As I approached the intersection, I saw two musicians working out. One playing trumpet, and the other, a senior's senior, sitting on a milk crate, strumming a banjo. At this point, three things happened and happened fast! I held up my black tenor bag and they waved me over. When I arrived at the scene of the gig (sounds like a detective novel) the gig to beat all gigs, I pulled my ax out of the bag and threw it behind me (the bag, not the sax). With my camera in hand, I hurried to the corner, 20 feet way, gave the camera to a lady and asked her to take a picture of the three musicians. You can see all this in the picture provided.
These two seasoned musicians exercised professional protocol and were very courtesy; this is always nice to see when your working with musicians you don't know. The Trumpet player asked me, "What do you want to play" With that question, he opened up my musical mind and...'a reservoir of sounds.' So I picked two, I didn't want to over due it: "Ain't Misbehavin (Fats Waller)," in E flat; and the other was, "Honeysuckle Rose (Fats Walled)," in F; perfect charts for the occasion, and my favorites. I knew these tunes like I grew up with them...I did!
The trumpet kicked off the first tune..."Ain't Misbehavin." We played the head, then the horn man and I took a full chorus, then back to the head...the banjo player was content just keeping the harmonics flowin. The horn man called the other tune, kicked it off and we were on our way with..."Honeysuckle Rose." Two, very enjoyable tunes to play, any time on a gig. The horn man used the same format as before and it was jazz all the way. When he played his solo, I heard a melodic line I hadn't heard before ; I found it enjoyable. What was interesting for me was, I never thought I would enjoy playing a gig with only a banjo as the rhythm...but I did! We finished the last tune and it was time for me to make my exit. I can now say, I have experienced jazz in it's true form, New Orleans style.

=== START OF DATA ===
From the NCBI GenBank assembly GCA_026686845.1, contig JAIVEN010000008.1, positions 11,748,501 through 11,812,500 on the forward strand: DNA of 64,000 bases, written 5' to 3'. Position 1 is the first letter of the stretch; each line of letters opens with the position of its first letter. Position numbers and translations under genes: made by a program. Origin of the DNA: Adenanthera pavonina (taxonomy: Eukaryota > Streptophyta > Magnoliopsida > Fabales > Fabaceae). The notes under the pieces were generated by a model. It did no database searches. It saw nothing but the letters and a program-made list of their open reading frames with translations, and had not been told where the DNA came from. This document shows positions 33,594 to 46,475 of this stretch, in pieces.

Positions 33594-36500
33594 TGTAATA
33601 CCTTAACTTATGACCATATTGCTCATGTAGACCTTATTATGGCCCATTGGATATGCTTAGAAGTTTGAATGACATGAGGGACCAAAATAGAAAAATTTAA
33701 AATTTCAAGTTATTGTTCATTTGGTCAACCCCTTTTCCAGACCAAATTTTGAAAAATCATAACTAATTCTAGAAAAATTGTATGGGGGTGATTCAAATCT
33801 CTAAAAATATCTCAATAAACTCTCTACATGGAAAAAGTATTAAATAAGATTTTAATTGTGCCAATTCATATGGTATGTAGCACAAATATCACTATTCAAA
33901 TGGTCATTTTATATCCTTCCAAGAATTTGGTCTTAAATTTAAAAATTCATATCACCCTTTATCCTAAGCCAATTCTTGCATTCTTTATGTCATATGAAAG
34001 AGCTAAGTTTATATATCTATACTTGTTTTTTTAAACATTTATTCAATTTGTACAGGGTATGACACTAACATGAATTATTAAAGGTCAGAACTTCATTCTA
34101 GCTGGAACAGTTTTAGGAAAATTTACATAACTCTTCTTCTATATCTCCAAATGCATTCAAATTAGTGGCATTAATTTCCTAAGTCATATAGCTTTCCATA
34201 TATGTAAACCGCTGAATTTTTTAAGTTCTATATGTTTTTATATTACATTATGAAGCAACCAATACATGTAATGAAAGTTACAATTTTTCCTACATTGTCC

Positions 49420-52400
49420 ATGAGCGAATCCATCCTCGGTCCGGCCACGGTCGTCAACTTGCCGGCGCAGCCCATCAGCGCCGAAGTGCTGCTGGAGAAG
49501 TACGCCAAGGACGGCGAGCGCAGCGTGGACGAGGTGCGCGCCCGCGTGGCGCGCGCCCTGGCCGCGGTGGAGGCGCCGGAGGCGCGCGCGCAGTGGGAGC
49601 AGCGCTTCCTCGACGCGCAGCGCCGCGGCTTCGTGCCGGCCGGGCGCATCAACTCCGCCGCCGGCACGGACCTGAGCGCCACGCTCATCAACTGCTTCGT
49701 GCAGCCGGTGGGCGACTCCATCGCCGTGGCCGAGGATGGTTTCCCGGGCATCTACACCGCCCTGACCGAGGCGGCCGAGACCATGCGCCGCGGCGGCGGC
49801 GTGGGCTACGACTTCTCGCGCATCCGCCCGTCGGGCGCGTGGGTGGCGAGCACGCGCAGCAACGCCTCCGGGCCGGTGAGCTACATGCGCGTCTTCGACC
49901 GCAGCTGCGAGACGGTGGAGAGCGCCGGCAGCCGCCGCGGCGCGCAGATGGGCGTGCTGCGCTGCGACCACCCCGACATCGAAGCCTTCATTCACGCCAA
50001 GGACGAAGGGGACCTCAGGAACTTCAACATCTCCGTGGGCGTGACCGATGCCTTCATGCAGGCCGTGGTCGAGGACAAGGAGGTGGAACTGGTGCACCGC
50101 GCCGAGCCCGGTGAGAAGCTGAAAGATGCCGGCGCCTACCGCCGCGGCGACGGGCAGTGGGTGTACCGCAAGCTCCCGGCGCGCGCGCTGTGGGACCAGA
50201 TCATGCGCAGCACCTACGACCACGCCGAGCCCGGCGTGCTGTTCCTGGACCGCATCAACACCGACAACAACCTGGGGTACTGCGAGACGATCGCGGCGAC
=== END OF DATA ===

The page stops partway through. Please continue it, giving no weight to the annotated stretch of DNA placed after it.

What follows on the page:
Before I continue, lets go back to the first paragraph and account for the vision which appeared in my mind while walking down Bourbon Street at 5 AM! I pictured the cover of a record album; on the cover I could see me, holding my two horns, the garbage truck, and the African-American kid; the same setting that was there when I strolled down Bourbon Street. On the album, it was my intent to record, with my tenor, some great tunes written about New Orleans; I would have dedicated the album to the great musicians and people of New Orleans. However, after I arrived home from my first trip to the French Quarter (I made another trip in April, 1986), I broke open my 'piggy bank' and..."Ay Chihuahua! El dinero es no mas (the money is gone)!" I could swear I had at least $20 in old piggy to record the album (low budget) which I would call, "5 AM BOURBON STREET."
On another night at the Monteleone Hotel, the session was really cooking. Little did I know who would show up and rock the boat. Earlier that evening, I stopped in to hear the "Dukes of Dixieland." Even with a few new musicians, these guys wear the banner of New Orleans Jazz with pride. Back to the Hotel, the session was gaining steam, and about 1:00 AM, this young trombone player from the Dukes of Dixieland arrived, took out his trombone and blew everybody away ( I put my saxophone in it's stand and listened)! The kid was incredible; he had speed, articulation, intonation, he was a true artist. A vision came to me...'wonder how much bread I could get for my tenor?
WOW! After that last session, it was time for some R & R. So, the next day it was time to check out a few places like, Cafe Dumonde on Decatur across from the Jackson's Brewery. Dumondes's makes the best French donuts you've ever tasted; they offer a variety of coffee brands from foreign lands. So I sat down and as soon as I opened the menu, I heard the sound of a piano from somewhere. The waiter told me it was coming from the outside patio.